Pena also replaced Gun on this bill.

February 16, 1969: Tim Buckley/Good News

February 21-22, 1969: Canned Heat/American Dream

February 23, 1969: Blood, Sweat & Tears/Sweet Stavin Chain
Blood, Sweat and Tears had been scheduled to play Electric Factory in April 1968, but they had canceled, probably because Al Kooper had just quit. Now they were back with new lead singer David Clayton Thomas.

February 28-March 1, 1969: Rhinoceros/Valentine

March 7-8, 1969: Three Dog Night/Flying Burrito Brothers
The Magical Mystery Tour movie also played.

March 14-15, 1969: B.B. King/Sweet Nothin'/Damion

March 16, 1969: Pete Seeger/Jean Ritchie/Michael Cooney "Sing Out Benefit"

March 21-22, 1969: Woody's Truck Stop/Thunder & Roses/Fire Eye and The Farm/Black Flag

March 23, 1969: Ian and Sylvia and Great Speckled Bird/Cashman/Pistill & West

March 28-29, 1969: Taj Mahal/Donny B. Waugh/Mountain

March 30, 1969: Procol Harum/Edison Electric
Edison Electric bassist ‘Freebo’ recalls meeting Bonnie Raitt around the time of this show (whether at the show or not isn't clear). Freebo went on to accompany Bonnie for some years.

April 1-2, 1969: Steppenwolf/Aynsley Dunbar Retaliation

April 4-6, 1969: Ten Years After/Gun/Sweetwater
Ten Years After was one of many English bands working through the Premier Talent Agency. A fantastic live band, they made no less than 28 American tours from 1968-74. Every time they played a show like the Electric Factory, they created a buzz for the next time they came through town.

Sweetwater were an interesting group from Los Angeles. They played Woodstock, but broke up soon afterward when lead singer Nancy Nevins was hurt in a car accident.

April 11-12, 1969: Julie Driscoll, Brian Auger and The Trinity

April 12, 1969: The Spectrum, Philadelphia, PA: Jimi Hendrix Experience/Fat Mattress
 Hendrix had played the Electric Factory the previous year, but by this time they were among the biggest acts in rock. I believe that this show at The Spectrum was promoted by the Electric Factory.

April 18-19, 1969: Crazy World Of Arthur Brown/AUM
According to one account, the Electric Factory was shut down around this time by the Philadelphia police, as a public nuisance and a gathering place for drug dealers. Bruno found numerous advertisements for shows, but some of them may not have been played.

May 2-3, 1969: Pacific Gas & Electric/Raven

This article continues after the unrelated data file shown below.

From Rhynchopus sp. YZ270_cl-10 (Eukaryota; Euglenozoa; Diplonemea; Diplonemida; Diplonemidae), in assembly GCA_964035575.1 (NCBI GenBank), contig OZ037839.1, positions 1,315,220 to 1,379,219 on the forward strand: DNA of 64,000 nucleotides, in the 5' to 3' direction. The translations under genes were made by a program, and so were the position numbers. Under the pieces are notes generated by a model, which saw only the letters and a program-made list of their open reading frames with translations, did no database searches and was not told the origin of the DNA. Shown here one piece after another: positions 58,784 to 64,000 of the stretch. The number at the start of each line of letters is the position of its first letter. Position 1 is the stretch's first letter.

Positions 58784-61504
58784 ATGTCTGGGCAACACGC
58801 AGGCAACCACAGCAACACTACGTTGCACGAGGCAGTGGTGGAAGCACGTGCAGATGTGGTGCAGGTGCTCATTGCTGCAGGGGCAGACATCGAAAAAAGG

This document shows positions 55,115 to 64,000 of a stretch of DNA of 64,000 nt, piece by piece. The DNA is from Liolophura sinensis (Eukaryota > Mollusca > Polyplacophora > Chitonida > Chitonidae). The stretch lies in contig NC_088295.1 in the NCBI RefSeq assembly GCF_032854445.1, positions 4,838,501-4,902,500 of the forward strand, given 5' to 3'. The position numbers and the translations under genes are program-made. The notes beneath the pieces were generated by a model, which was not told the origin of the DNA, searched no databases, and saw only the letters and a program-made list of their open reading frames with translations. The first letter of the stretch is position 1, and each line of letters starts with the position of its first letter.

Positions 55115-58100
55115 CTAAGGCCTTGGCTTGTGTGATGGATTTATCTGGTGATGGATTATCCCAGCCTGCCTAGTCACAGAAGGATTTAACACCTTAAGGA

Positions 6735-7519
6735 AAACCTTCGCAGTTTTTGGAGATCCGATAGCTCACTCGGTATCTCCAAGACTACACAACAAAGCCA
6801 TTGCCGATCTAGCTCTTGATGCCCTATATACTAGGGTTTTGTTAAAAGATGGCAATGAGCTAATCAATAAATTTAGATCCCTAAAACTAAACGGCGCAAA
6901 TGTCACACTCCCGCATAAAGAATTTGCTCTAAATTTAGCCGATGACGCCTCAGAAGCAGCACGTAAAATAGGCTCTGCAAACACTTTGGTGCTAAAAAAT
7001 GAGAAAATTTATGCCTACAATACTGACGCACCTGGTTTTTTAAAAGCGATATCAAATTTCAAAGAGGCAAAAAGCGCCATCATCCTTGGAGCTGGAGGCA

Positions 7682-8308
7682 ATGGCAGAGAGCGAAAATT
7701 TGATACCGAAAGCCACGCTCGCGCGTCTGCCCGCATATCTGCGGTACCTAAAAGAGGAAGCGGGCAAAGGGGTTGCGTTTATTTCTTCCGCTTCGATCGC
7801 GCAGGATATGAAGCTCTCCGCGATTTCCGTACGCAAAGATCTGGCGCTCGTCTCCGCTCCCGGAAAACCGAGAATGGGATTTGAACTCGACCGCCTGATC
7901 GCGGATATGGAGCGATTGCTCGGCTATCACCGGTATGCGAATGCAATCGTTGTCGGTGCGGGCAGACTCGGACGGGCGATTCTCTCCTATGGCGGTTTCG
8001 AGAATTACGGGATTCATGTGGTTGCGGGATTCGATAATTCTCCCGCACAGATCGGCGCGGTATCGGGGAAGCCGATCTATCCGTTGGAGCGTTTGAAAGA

May 9-10, 1969: Iron Butterfly/Black Pearl

May 16-17, 1969: Sea Train/Elizabeth
Sea Train was an outgrowth of the old Blues Project, but by this time the band had migrated to the Bay Area and lived in Marin County. Violinist Richard Greene may have been a member by this time.

May 23-24, 1969: The Who/Sweet Stavin Chain
The Who had just released their new album, Tommy. They would never play a place in Philadelphia as small as the Electric Factory again. It must have been a heck of a weekend.

May 30-June 1, 1969: It’s A Beautiful Day/American Dream/Fat Band

June 6-7, 1969: Bobby Darin/The Churls or Lighthouse/The Churls
This was a rather unexpected booking. Bobby Darin was a much more interesting performer than most people give him credit for, and he had a sort of "folk" side that was later forgotten when he started framing himself as the next Frank Sinatra. In that respect, it would be very interesting to know whether Darin played with his usual Vegas-style ensemble or appeared in some other configuration.

Lighthouse were a Canadian group who had a sort of orchestral sound. I don't know who actually headlined in the end--I suspect it was Lighthouse.

June 11, 1969: New York Rock And Roll Ensemble/Good News
The New York Rock And Roll Ensemble, some mostly Julliard trained musicians who figured there was more money in rock, were a sort of 60s highbrow act. I assume they played opposite Sly at the Spectrum since it was presumed they didn't draw from the same audience.

I don't know why the band played on a Wednesday night. The NYRRE often played in conjunction with local symphonies or "Pops" orchestras.

June 11, 1969: The Spectrum, Philadelphia, PA: Sly and The Family Stone
I think Electric Factory promoted Sly at the Spectrum, but I'm not certain. Sly was starting to become huge throughout the US, but I have to imagine he was even bigger in Philadelphia.

June 13, 1969: Alice Cooper/MC5
June 14, 1969: Alice Cooper/Sweet Stavin Chain
An ad says “Frank Zappa Debuts Bizarre World of Alice Cooper.”  Zappa had signed Alice Cooper to his Warner Brothers imprint, Bizarre Records. The ad also has Edison Electric as the opener for both shows, instead of MC5 and Sweet Stavin Chain. I don't know who really opened.

June 20-1969: Elizabeth/Sweet Nothin'/Sweet Stavin Chain

June 22, 1969: The Nazz
Philadelphia's The Nazz, named after a Lord Buckley reference, featured guitarist Todd Rundgren, and were a popular band in the Philadelphia area. June 22 was a Sunday. I have to assume that some other acts were booked for the weekend of June 20-21. It may also be that local acts regularly played Sunday, but little record of them survives.

In the Summer of 1968 and probably in the Summer of 1969, the Electric Factory regularly put on at least some free concerts at the Belmont Plateau in nearby Fairmount Park, but I have been unable to determine further details. These seem to have featured the local groups that mostly opened the shows at the Electric Factory, like American Dream, Elizabeth or Sweet Stavin Chain. I assume these were on Sunday afternoons, but I have almost no direct information.

June 27-28, 1969: Velvet Underground/American Dream
There are still numerous weekends where I have been unable to find out who played at the Electric Factory, but these posts are making a good start. Anyone with additional information, corrections, insights or recovered memories (real or imagined) about Philadelphia rock shows in the first half of 1969 is encouraged to contact me or Comment.

The Summer of 1969 was a big Summer for rock, and it was certainly big for the Electric Factory and the Philadelphia area, which is covered in my next installment.